Wednesday, January 4, 2017

Quickie: Computer Printers


Years ago, King Camp Gillette said that the key to his profits was to give away the razor and sell people the blades.  He did not originate this idea, but he used it beautifully. The same seems to go for most computer printers these days.

Every time I've bought a computer printer, I've had to make a simple decision. Do I want for the printer to print color images such as photographs? Or, do I want the printer to print monochrome pages, good enough for resumes and other similar documents? Years back, I decided to buy laser printers for "day to day" printing, and ink jet printers for color printing.

Over the years, using laser printing for most documents has saved me a lot of money.  Buying a toner cartridge for $65.00 ends up costing me about $0.03 to print each page. Buying equivalent ink jet cartridges usually costs me about $0.15 to print each page. So it makes sense to buy inexpensive printers, and replace them when the printers stop working or become unusable with current versions of Windows or Mac software.

A couple of manufacturers have bucked this trend.  One of them is Kodak.  Yes, the company that went bankrupt, never to be seen again, did make a line of printers - and they decided to change the game.  Buy a printer for what it costs to make the printer, and sell low cost ink at a reasonable price.  Sadly, Kodak was too late into the market to change the marketing paradigm for printers. And, with one exception, I haven't seen Kodak printers or supplies for sale anywhere.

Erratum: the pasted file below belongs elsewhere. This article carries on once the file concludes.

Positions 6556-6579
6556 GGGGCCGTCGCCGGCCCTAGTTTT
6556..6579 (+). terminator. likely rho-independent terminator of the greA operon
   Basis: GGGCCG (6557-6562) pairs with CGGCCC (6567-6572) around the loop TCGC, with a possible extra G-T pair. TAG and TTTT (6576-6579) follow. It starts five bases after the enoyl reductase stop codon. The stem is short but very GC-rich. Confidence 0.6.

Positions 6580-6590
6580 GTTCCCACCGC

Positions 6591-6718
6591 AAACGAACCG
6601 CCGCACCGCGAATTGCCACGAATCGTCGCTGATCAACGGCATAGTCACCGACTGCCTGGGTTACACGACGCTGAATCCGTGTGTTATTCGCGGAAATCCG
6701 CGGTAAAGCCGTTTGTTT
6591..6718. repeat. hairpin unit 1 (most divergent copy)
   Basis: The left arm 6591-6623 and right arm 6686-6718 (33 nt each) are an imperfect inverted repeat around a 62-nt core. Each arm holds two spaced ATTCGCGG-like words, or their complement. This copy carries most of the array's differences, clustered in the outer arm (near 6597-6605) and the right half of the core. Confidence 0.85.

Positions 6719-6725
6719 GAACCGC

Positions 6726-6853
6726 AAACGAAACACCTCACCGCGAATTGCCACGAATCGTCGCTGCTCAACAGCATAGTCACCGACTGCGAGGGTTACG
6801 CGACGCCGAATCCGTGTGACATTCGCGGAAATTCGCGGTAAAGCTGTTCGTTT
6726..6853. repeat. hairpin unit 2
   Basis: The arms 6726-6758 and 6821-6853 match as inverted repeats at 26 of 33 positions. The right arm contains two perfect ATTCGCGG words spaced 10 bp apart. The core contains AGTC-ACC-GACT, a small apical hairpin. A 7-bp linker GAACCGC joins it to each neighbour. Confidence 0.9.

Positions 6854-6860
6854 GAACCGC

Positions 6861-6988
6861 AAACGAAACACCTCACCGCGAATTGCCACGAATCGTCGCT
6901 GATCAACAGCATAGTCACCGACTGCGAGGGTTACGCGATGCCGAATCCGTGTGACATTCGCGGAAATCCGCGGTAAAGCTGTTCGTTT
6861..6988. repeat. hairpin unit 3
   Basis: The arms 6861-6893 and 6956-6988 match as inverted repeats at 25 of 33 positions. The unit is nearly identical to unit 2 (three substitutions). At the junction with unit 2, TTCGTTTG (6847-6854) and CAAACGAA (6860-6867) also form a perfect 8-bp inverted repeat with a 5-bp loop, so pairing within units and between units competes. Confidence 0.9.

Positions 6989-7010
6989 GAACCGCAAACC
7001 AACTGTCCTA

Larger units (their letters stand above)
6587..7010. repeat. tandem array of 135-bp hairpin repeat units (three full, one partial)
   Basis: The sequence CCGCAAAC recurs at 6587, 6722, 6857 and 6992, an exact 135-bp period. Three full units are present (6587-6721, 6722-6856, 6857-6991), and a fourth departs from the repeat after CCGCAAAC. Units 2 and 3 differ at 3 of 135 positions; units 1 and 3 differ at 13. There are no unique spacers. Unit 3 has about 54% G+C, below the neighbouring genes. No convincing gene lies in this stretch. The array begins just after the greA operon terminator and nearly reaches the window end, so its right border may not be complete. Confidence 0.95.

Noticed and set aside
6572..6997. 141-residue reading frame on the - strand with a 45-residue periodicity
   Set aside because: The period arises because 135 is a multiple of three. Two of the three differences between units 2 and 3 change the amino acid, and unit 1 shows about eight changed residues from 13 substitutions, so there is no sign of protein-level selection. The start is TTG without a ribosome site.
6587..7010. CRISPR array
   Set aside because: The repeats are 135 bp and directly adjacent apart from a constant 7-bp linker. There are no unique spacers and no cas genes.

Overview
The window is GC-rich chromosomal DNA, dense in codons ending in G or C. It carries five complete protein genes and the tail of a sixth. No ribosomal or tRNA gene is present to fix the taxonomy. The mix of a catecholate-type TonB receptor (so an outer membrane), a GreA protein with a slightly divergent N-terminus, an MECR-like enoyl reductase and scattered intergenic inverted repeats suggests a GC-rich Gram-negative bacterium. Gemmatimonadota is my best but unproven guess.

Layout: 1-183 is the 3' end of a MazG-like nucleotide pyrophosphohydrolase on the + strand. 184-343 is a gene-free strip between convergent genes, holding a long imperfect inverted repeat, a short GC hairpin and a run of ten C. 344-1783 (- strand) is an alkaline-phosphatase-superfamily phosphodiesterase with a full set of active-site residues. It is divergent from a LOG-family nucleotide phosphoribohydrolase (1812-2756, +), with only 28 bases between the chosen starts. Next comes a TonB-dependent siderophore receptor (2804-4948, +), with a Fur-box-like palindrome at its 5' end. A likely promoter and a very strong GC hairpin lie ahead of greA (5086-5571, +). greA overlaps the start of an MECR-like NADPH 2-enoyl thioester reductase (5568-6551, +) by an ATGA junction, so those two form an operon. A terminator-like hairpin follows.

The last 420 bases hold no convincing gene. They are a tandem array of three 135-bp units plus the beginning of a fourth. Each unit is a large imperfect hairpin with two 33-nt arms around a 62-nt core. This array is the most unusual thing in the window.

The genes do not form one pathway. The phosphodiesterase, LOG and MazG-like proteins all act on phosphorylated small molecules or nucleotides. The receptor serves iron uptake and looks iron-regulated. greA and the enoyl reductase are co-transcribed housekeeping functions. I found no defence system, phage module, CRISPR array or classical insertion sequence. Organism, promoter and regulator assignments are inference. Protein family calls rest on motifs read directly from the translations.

However, things are starting to change.  HP has developed a new marketing paradigm, where ink is shipped shortly before the printer's supply is exhausted.  By making ink easy to buy, they may decide to flip the sales model and advertise TCO (total cost of ownership) instead of purchase price.  If this works, as I hope it does, we'll see printers that outlast the computers they work with, as well as greater convenience for the end users of this equipment.





1 comment:

  1. And nowadays, printers can tell if the cartridge you just inserted is of the printer's own brand, and/or a refill, and refuse to work until you put in a new one of the proper brand. That's like a car refusing to run without Sunoco gas in the tank...

    I, too, use an older laser for 99 percent of my printing. It's the way to go.

    My newest printer is an inkjet, and cartridges all have to be in place and have ink in them. Period. You can't even make b&W copies if any of the color cartridges are empty. So in order to copy that document, you have to run out and buy whatever color cartridges are dry. The cartridges are so small and contain so little ink, that I only get about 150-200 copies out of each one. Nice marketing...

    Never checked to see if the fax will work with any low cartridges. Since it prints a cover sheet, I'd bet that it won't.

    So I'll stick with my laser...and only use the inkjet for faxes and the few pictures I print.

    Mandy

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